Wednesday, February 8, 2012

Iced Earth – Dystopia

Take this as a confession: I never really got Iced Earth. For a Heavy Metal fan, that sounds like a heresy I guess. But as you all know, appreciation of music is completely subjective. I really need to feel the music all over my guts to “get it”, and it just never was the case with Iced Earth. 
I still remember buying the normally amazing triple Live CD (Alive in Athens) when it came out back in ’99; everyone had told me it was the perfect introduction to the band, and I was so disappointed! I mean I did recognize the quality of their Heavy Metal, but somehow, I just didn’t dig that band… Maybe it was about the very old-fashioned vibe, the cheesy lyrics…I can’t really tell, to me, they sounded like a way too nostalgic band… I even remember a discussion with a friend of mine about The Glorious Burden record; that came out in ’04. Man the lyrics were just…ARGH!

Jon Schaffer has two passions: Metal and History. I like it better when he doesn't combine them

And now here I am, listening to Dystopia on a nice 180g-vinyl and thinking, WOW, at last I get this band! Something's changed, definitely, and knowing what I just confessed, you guys should realize how awesome this record is.

Freakin' awesome, nothing else to say about Dystopia!

First very cool thing about Dystopia: singer Stu Block, former Into Eternity (a band I literally LOVE). The guy is the perfect modern heavy Metal singer. He’s got the insane high-pitched powerful voice and the aggressive modern singing. That is clearly an asset for Iced Earth and it makes the songs sound much less old-fashioned. And I also felt that mastermind Jon Schaffer specifically wrote songs that would allow Stu to express his entire potential.

Stu Block is no longer the singer of Into Eternity. "Hybrid Singer" is indeed a very relevent way to define his skills

The songs on Dystopia are extremely heavy, with insane power riffs and amazing choruses. In fact, every song has 3 special ingredients: at least one insane riff, a fantastic chorus and a cool solo or melodic bridge. And somehow, the “cheesy” feeling you had when listening to Iced Earth is replaced with a very impressive modern approach! It’s like old Iced Earth met Nevermore, the melodies and the songwriting join forces with the heaviness of Thrash-like riffing.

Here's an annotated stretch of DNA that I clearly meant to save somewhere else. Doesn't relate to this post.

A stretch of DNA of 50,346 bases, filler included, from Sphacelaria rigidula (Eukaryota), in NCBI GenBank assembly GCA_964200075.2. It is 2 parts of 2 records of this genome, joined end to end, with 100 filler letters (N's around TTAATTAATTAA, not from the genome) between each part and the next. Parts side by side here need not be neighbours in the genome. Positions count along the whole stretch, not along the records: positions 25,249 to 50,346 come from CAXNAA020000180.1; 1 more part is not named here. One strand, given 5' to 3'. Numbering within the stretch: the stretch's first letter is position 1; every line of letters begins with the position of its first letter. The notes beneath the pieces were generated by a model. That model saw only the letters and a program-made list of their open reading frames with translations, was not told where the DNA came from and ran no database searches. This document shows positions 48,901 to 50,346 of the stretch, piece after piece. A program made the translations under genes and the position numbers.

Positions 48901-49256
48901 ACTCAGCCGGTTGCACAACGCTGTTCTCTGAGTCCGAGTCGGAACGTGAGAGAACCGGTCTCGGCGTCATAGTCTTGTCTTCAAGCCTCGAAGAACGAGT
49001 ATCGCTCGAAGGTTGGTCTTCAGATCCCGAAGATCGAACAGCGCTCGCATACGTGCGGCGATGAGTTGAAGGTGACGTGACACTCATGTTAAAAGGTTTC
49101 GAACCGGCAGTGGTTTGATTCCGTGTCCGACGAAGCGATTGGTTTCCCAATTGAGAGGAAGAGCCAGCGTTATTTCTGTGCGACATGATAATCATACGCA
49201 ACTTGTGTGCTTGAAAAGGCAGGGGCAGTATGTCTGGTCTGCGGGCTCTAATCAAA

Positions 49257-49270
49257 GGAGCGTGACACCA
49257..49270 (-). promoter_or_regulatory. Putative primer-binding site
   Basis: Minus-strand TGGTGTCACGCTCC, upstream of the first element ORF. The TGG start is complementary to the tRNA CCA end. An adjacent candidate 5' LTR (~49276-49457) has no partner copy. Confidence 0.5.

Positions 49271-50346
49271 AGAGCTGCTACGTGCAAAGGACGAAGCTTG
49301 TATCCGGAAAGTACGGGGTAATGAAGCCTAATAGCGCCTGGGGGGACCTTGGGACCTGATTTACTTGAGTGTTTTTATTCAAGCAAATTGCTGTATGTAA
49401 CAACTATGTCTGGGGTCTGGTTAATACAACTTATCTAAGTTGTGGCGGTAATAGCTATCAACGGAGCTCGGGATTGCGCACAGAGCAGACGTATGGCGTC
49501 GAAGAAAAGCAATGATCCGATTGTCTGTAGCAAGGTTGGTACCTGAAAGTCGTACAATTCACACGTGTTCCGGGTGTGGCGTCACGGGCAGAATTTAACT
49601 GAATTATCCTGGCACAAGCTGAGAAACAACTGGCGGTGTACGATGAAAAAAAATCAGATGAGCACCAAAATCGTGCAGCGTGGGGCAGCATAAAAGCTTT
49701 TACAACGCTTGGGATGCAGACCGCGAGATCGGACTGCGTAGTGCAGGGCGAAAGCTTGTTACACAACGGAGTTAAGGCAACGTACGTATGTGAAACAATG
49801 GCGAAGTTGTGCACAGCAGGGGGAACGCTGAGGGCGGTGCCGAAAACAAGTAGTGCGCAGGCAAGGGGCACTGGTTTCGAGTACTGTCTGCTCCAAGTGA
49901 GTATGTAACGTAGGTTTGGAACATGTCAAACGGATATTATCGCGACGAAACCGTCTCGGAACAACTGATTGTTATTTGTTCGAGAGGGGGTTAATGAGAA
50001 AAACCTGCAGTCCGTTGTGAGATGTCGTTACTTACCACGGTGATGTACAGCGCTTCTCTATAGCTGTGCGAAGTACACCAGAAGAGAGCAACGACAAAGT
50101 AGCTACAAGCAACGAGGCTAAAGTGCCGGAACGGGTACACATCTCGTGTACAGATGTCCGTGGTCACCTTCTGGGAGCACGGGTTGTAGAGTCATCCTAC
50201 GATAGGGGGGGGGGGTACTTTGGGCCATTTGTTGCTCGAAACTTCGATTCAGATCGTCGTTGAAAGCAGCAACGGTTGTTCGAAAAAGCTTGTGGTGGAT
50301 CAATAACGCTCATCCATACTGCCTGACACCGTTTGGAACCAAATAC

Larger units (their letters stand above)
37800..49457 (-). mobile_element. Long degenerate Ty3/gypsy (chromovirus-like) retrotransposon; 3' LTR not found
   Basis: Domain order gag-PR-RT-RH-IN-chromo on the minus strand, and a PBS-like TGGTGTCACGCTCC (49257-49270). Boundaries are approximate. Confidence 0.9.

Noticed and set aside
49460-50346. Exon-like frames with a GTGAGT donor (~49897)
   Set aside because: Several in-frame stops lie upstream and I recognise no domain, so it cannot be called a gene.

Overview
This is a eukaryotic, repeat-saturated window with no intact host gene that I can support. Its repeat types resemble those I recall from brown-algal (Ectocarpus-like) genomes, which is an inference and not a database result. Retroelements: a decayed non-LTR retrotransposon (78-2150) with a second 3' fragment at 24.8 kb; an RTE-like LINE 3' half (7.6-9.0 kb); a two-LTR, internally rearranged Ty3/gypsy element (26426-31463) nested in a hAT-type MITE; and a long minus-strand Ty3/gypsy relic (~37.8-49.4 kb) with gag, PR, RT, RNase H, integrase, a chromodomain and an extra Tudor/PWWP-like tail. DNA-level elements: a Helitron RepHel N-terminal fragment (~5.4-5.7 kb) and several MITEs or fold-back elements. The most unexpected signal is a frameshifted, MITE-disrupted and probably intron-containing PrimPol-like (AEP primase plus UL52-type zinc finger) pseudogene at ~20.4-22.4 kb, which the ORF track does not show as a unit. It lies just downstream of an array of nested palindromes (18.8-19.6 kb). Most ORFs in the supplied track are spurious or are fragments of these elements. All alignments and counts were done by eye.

It’s amazing sometimes how minor changes in a band completely reverse the feeling you get out of the music!

That is the killer self-titled opener! 

Dystopia’s got 10 awesome songs, but some of them stand out, like the killer self-titled opener, the genuine hymn “Anthem”, the melodic “Anguish Of Youth” and my personal favorite, “Dark City”. And although some tracks are just “good” (like the very classic “V”), this is still overall a "way above average" Heavy Metal release. 

One of 2011's best songs. Period. 

At first, when I started liking that record, I thought something in me went wrong, I mean, I wasn’t supposed to like Iced Earth! After discussing that surprising fact with some friends (I happen to know some huge Iced Earth fans) they confirmed me this was Iced Earth’s best record since the classic Something Wicked This Way Comes (1998). And as a very wise man said: “Only the wisest and stupidest of men never change”, I thought I’d give Iced Earth another chance and I grabbed some old records to see if my opinion about the band would change. And you know what: I think I’m gonna stick to Dystopia…




  1. Iced Earth Cheesy? Maybe in your world.

    Good review.

    1. Well, I did change my opinion about the band thanks to this record. And just because it's cheesy doesn't mean it's not good :)